The Depression Era Sit-Down Strikes And The Limits Of Liberal Labor Law, Ahmed A. White

Articles

This paper explores the history of sit-down strikes from the New Deal Era and beyond and traces their influence on the substance of modern labor law. It argues that, even as the sit-down strikes proved essential to the development of a meaningful system of labor rights, the strikes also had a very different effect. As this paper undertakes to demonstrate, legal and political attacks on labor rights that were originally aimed at the sit-down strikes metastasized into a more general campaign to prohibit a range of militant strike practices, even those bearing little outward resemblance to the original sit-down strikes ...


A Strange Case: Violations Of Workers’ Freedom Of Association In The United States By European Multinational Corporations, Lance A. Compa Jan 2010

A Strange Case: Violations Of Workers’ Freedom Of Association In The United States By European Multinational Corporations, Lance A. Compa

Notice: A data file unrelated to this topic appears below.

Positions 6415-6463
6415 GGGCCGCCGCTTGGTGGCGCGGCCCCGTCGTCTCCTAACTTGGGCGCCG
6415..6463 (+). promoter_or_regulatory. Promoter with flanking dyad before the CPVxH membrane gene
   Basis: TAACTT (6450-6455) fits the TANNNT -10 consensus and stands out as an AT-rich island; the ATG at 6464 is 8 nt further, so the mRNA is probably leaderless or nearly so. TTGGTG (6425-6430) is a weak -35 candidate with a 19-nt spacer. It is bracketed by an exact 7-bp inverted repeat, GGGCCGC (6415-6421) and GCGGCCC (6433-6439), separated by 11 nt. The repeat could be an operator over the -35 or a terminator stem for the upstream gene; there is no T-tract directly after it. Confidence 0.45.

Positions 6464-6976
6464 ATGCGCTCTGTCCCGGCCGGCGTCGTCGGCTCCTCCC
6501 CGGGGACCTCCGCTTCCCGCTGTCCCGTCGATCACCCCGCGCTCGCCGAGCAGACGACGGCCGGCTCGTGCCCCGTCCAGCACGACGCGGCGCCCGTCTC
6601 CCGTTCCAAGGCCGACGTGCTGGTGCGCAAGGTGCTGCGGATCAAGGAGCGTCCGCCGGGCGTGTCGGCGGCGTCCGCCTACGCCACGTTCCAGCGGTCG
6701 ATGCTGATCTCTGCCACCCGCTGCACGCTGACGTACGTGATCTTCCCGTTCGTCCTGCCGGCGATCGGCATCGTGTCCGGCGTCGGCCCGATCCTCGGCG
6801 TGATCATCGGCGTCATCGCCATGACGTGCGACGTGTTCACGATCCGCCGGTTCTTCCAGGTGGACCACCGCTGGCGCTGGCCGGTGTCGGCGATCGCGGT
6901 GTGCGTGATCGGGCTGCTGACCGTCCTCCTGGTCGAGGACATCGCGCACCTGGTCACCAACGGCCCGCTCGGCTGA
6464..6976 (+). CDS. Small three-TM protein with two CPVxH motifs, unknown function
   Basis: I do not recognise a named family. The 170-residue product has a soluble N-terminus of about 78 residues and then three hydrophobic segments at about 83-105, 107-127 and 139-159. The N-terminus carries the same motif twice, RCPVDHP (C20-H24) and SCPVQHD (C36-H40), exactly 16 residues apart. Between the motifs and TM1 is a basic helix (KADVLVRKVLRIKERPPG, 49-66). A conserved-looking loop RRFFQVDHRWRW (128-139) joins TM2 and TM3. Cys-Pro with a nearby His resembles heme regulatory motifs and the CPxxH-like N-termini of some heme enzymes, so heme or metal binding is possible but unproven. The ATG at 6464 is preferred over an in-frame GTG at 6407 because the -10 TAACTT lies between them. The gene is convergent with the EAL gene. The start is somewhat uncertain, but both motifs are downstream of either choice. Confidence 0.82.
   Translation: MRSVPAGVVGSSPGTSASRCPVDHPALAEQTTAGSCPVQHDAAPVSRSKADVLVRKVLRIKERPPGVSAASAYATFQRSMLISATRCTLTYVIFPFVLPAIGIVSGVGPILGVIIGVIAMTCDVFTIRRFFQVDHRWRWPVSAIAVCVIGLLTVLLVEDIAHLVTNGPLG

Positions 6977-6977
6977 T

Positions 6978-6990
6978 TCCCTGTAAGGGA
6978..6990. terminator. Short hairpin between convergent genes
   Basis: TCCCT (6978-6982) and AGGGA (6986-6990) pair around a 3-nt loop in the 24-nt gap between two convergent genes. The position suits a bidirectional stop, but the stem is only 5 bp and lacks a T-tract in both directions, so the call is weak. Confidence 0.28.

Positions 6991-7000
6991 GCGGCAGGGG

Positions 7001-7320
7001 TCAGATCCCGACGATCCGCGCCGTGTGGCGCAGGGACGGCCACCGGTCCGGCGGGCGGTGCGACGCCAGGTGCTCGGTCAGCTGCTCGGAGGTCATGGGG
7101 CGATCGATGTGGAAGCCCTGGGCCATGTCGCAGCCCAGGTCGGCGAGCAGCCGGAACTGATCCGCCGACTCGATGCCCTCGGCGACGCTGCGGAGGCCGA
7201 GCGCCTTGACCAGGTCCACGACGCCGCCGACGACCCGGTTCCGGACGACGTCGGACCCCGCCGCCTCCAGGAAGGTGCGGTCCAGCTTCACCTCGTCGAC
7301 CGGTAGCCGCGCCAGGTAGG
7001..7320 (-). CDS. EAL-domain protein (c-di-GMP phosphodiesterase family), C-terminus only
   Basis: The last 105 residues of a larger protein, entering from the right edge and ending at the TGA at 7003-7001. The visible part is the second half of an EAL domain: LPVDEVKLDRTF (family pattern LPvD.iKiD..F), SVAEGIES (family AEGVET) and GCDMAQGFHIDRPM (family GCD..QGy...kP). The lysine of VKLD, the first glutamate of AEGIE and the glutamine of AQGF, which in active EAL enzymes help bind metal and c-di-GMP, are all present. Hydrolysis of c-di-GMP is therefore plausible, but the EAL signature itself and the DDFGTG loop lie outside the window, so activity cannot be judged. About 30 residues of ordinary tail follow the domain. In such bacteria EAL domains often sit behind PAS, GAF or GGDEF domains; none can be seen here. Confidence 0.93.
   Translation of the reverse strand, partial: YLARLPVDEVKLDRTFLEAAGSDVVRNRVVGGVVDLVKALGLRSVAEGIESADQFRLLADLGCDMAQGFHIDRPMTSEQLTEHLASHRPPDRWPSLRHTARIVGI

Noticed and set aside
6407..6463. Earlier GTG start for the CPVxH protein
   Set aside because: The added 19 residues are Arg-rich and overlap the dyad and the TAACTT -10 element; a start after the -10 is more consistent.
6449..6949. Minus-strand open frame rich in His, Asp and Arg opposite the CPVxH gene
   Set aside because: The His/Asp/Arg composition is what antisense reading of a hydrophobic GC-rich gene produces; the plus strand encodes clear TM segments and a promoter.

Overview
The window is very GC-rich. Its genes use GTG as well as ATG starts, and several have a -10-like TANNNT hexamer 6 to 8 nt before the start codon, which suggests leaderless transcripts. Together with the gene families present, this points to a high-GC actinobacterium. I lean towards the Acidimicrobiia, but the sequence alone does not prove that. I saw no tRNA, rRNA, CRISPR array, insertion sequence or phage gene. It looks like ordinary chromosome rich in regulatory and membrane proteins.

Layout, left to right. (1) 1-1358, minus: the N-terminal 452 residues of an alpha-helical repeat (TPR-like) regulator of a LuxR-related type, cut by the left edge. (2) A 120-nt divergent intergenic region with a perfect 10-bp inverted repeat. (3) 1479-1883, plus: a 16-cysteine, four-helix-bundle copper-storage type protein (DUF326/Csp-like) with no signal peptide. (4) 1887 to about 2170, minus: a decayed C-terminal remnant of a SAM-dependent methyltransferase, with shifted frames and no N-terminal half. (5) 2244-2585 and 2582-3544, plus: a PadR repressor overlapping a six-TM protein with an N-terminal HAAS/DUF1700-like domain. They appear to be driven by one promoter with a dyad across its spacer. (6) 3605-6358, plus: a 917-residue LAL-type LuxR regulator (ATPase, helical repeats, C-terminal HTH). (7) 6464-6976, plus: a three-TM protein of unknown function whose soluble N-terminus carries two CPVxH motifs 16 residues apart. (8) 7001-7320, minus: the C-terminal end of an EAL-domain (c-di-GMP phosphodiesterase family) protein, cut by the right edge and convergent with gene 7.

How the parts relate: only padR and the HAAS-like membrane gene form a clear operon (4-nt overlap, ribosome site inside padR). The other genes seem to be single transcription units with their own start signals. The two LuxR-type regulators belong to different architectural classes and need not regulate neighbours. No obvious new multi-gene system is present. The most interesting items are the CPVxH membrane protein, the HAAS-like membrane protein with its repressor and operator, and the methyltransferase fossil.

Articles and Chapters

[Excerpt] A central conclusion of this report is that firms’ voluntary principles and policies are not enough to safeguard workers’ freedom of association. They can be important initiatives, but only when they contain effective due diligence, oversight, and control mechanisms. Otherwise, as shown here, shortcomings in US labor law create enormous temptation - especially among US managers not sufficiently overseen by European parent company officials - to take advantage of them by acts inconsistent with international norms. The pattern that emerges in the examples presented here suggests inadequate due diligence and internal performance controls to prevent and correct US management actions that ...